Welcome back to the 90s, friends! Once upon a time (a couple of weeks ago), in a faraway place (Australia), a young princess (our excellent guest poster, CJ Dee) locked herself away in a castle (her house) with a magic mirror (Twitter) as her only window to the outside world.
And to be honest, she’s gone a bit peculiar, ranting on about being served meals by Alf, her dancing spork, a singing gravy boat called Jemima and Rupert the juggling can-opener. So while we work out how to fix this psychological quagmire that we’ve inadvertently created, why not have a read of her affectionate look back at 1991’s animated classic, Beauty & The Beast.
A Tale As Old As Time
Ma chère public, it is with deepest pride and greatest pleasure that we welcome you tonight.
And now we invite you to relax, let us pull up a chair as World Geekly News proudly presents CJ’s look at Beauty and the Beast!
Beauty and the Beast has been one of my favourite Disney movies for as long as I can remember. I recall seeing it in the cinema and then being absolutely obsessed with the music. It was only when I got older I began to realise the complexities of the story and appreciate how much is going on.
The story has everything… far off places, daring sword fights — a prince in disguise! A sassy candelabra, a far-too-relatable uptight clock, and a fancy British tea set. And can we all take a moment to appreciate that the aforementioned sassy candelabra is voiced by no other than Jerry Orbach? As in Lennie Briscoe from Law & Order? Be Our Guest, indeed.
And Angela Lansbury. If we don’t agree that Angela Lansbury is an international treasure then murder won’t be all she wrote. Her version of Tale as Old as Time is a masterpiece and her portrayal of the kindly but no-nonsense head housekeeper is just heaven’s-sakes-is-that-a spot on. If hostile aliens invade, we simply need to sit them down with Angela Lansbury, she’ll sort them right out with a pish posh and a cup of Earl Grey for the trip home.
Be Our Guest is absolutely one of my favourite Disney film songs. And there are so many good ones to choose from that this is really saying something. It’s upbeat, it has backstory, cups do their soft-shoeing, there’s grey stuff — what more could we want?!
The Mob Song is another in many examples of Disney absolutely slaying at villain songs. Gaston building up mob frenzy is portrayed brilliantly to a triumphant crescendo as they breach the castle walls. And the ensuing fight scene covers action, humour and is just beautifully animated.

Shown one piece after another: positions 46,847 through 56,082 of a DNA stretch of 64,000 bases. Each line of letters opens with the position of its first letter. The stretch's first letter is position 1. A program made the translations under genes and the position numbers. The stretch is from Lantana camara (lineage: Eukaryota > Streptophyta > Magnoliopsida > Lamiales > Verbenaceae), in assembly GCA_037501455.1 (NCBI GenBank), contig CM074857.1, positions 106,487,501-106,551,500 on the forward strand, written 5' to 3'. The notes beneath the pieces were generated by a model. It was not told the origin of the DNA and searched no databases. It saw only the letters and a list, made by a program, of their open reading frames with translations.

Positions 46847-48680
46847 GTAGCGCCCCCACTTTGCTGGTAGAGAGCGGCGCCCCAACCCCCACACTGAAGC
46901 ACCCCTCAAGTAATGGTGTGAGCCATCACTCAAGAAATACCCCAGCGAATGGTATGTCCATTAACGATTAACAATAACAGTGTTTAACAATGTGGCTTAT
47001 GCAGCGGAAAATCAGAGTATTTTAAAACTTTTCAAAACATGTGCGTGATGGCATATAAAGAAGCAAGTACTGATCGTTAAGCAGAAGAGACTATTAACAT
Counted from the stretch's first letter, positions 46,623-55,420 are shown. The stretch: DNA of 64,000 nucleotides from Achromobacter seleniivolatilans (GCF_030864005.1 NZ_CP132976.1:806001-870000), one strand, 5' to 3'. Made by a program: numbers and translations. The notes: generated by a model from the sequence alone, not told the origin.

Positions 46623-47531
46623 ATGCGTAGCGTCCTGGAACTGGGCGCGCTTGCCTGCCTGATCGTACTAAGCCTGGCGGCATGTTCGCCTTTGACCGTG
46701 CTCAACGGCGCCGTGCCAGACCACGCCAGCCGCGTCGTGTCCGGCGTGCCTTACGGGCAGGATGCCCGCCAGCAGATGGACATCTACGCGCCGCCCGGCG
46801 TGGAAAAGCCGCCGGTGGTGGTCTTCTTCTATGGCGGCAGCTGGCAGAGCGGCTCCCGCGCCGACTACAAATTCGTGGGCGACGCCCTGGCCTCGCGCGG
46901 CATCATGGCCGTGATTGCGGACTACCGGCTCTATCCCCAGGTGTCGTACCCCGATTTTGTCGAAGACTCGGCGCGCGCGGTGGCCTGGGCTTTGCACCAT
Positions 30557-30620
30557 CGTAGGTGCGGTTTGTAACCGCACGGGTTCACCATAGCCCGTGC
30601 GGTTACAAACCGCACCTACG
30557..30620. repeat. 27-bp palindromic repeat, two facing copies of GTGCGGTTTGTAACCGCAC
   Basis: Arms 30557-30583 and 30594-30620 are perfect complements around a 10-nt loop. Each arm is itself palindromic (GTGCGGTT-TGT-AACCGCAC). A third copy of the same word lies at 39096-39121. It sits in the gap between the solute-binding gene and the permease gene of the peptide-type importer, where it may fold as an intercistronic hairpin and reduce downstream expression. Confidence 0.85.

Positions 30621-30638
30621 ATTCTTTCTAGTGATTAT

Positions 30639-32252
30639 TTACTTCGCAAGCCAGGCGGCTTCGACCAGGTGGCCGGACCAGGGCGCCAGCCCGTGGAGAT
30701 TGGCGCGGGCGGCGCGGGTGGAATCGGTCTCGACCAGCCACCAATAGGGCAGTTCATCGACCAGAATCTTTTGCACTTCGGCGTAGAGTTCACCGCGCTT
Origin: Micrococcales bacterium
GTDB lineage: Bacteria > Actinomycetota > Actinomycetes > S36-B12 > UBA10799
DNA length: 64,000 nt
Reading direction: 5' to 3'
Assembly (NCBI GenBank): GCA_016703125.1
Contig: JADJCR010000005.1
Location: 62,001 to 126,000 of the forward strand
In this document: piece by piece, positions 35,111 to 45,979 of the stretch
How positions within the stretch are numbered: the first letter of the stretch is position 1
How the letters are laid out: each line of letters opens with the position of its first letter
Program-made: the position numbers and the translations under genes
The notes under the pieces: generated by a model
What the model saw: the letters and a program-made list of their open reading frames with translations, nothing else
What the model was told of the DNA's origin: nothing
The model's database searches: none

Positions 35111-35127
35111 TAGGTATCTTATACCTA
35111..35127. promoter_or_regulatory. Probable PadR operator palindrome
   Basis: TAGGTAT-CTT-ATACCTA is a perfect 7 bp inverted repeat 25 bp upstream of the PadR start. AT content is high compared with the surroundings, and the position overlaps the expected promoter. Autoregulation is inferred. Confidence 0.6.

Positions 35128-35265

Did someone mention animation? Oh, it was me. The ballroom scene is one of the most magnificently animated scenes in all of Disney history. These guys work animation magic every single day but this one scene from 30 years ago (ouch) still manages to take my breath away.
Okay so upbeat good guy number, check. Menacing villain crescendo, check. Love song, double-check. Now… the montage. Technically Beauty and the Beast has two montage numbers, but the second didn’t make the final cut until decades later.
The first is, of course, Something There, sung by the heads of the household as they observe the blossoming affections between Belle and Beast. It’s fun and humorous and Chips confused prattling adds a layer of realness.
However, the second is actually the one I prefer — Human Again. I understand it didn’t move the plot along much and why it got the chop, but seeing the household staff getting the castle spick and span while singing about how much they long to be, well, human again? It’s simply gorgeous and so well executed.
Beauty and the Beast is one of the closest things I have ever come to a perfect animated film in terms of production value, soundtrack, mingling a fairytale with humour and depth, and performances. It has been an important part of my life — thus far — and remains in my heart, even three decades later.
Huge thanks to our guest CJ Dee – don’t forget to hop over to Gotham City Times to read more of her stuff!
And that’s the end of our Disney double-bill. There’s one more entry from the House of Mouse later in the year, but in the meantime come back next week as Rebecca Aulburn takes us on a groovy trip to 1997 via the swinging, shagadelic sixties. Yeah, baby, that’s right! It’s Austin Powers: International Man of Mystery!